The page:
Okay, we all know that Sampled Statistics are not perfect otherwise there would be no need for a Full Scan stats update. However, there’s an issue I encountered recently that has really bothered me in regard to these.
When we perform a sampled stats refresh we know that SQL Server will sample a smaller and smaller percentage of the rows in our table (which is based on data size, not pure row count) so we’re all accustomed to living with that, but there’s another flaw that really drives me mad…
During some of the work I’ve been doing recently we are constantly updating statistics in order to get good plans (which is pretty standard) because we’re inserting a lot of ascending key data and, in older versions than SQL 2014, this can cause a lot of problems with SQL Server thinking we’re only obtaining 1 record and therefore giving Nested Loops when we need Hash Joins.
This can be alleviated using Trace Flags (I’ll cover those separately) but it’s still not perfect if you ever do anything which causes SQL Server to think the keys may not actually be ascending.
So anyway… “You’re updating stats so what’s the problem?”, I hear you ask.
Well, these tables are upwards of 150GB in size in some cases and therefore we’re relying on sampled stats because a full scan simply isn’t feasible.
BUT, as I found out, SQL Server doesn’t seem to think that it’s necessary to book end the sample. Ie. It doesn’t always sample the min and max values in the table.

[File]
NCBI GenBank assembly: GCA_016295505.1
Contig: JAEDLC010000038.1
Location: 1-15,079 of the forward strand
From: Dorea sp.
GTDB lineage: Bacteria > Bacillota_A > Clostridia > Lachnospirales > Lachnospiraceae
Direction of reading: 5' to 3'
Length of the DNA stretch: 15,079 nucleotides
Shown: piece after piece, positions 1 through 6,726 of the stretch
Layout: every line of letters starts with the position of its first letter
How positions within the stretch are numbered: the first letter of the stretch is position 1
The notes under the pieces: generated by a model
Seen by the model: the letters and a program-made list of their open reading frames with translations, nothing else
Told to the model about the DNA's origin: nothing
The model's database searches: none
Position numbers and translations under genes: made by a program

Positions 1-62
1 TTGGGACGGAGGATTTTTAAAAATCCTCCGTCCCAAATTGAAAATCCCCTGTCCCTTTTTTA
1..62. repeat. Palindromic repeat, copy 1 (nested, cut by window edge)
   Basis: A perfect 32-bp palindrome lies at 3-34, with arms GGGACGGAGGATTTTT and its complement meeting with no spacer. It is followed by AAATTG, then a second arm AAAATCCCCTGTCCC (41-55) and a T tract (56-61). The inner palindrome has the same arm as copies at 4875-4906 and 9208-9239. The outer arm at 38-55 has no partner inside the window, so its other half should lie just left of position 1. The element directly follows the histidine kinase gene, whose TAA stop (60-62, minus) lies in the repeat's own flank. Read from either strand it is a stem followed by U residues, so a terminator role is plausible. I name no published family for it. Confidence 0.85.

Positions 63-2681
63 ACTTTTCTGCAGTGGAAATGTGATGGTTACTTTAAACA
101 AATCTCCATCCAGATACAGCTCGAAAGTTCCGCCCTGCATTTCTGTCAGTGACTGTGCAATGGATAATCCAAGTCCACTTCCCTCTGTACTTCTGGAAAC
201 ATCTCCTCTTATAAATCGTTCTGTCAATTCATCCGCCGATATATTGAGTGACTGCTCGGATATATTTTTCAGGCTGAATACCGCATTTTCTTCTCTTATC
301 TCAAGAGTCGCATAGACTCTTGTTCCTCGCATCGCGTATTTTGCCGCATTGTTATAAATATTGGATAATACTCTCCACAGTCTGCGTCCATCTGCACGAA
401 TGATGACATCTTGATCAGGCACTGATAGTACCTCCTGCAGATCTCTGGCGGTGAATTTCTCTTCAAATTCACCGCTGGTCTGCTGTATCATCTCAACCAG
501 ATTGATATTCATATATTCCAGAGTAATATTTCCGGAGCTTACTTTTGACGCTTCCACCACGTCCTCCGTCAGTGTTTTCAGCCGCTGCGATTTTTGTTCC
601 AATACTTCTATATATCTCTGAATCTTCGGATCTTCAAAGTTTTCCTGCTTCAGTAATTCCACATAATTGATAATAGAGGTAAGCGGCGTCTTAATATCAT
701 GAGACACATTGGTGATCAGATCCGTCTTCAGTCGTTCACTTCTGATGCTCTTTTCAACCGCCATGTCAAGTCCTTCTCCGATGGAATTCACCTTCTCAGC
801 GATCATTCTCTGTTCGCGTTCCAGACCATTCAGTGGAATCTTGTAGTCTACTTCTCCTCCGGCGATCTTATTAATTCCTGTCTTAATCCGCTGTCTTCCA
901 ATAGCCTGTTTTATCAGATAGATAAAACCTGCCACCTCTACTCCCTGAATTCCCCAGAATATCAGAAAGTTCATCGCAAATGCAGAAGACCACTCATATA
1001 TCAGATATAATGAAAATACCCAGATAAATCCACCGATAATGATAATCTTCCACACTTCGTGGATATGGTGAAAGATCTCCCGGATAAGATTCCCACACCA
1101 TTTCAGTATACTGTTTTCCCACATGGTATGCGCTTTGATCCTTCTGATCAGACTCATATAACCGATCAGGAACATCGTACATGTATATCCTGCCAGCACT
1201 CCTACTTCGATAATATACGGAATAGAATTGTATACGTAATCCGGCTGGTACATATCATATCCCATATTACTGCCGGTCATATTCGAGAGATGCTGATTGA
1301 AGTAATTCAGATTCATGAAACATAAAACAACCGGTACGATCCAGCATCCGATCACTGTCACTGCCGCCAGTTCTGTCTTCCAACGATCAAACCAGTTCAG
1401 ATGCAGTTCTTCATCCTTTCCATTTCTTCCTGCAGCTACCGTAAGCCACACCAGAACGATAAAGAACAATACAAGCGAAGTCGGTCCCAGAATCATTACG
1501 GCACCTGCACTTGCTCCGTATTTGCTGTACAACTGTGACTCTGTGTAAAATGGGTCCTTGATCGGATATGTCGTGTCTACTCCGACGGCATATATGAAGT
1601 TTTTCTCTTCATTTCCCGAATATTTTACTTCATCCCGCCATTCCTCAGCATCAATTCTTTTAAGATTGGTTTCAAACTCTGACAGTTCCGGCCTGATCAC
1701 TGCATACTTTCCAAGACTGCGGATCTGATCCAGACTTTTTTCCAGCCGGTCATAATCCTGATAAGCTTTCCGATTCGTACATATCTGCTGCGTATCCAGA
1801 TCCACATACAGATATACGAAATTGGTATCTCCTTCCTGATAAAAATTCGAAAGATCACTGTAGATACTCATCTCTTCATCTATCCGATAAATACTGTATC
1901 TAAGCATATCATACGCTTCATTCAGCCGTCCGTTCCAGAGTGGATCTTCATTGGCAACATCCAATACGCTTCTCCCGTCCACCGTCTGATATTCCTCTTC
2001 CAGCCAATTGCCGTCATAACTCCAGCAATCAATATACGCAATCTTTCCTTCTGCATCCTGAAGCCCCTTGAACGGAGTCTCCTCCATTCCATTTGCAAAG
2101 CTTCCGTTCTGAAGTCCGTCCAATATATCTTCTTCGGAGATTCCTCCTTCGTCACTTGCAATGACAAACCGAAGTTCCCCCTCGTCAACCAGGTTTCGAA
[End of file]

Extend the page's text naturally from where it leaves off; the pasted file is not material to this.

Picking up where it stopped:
To me this seems pretty fundamental as you would think it would simply take the first, the last, and then whatever sample it wanted.
When dealing with ascending keys it means that nearly all queries being run are going to want the most recent key values and SQL simply doesn’t pick them up. Therefore I was finding that even running an update stats wouldn’t help with my execution plans and in the end I had to resort to filtered stats (which can be tricky if you don’t have something nice like Date to work with) alongside query hints.
These are all viable but fiddly and wouldn’t be needed if Sampled Stats didn’t have, what seems to me, a massive flaw.
If you want to have a look yourself, then run the following code and have a look at the output:
if object_id('myTestStatsTable') is not null drop table myTestStatsTable
create table myTestStatsTable
id int identity,
myValue char(1000) default('a'),
constraint pk_myTestStatsTable primary key clustered(id)
declare @statHeader table
declare @statsHist table
declare @output table
id int identity,
declare @rowLimit int = 1000000, @sql varchar(max)
while isnull((select max(id) from myTestStatsTable), 0) <= @rowLimit
insert into myTestStatsTable(idINT)
select top (10000) 1
from sys.objects o
cross apply sys.columns c
cross apply sys.allocation_units a
if (select max(id) from myTestStatsTable) % 50000 = 0
update statistics myTestStatsTable
select @sql = 'dbcc show_statistics (''myTestStatsTable'', ''pk_myTestStatsTable'') with stat_header'
insert into @statHeader
select @sql = 'dbcc show_statistics (''myTestStatsTable'', ''pk_myTestStatsTable'') with histogram'
insert into @statsHist
insert into @output
select s.noRows, s.sampledRows, h.highValue
from @statHeader s
select max(rangeHiKey) highValue
delete from @statHeader
delete from @statsHist
select noRows, sampledRows,
(sampledRows / (noRows * 1.)) * 100 as percentSampled,
order by id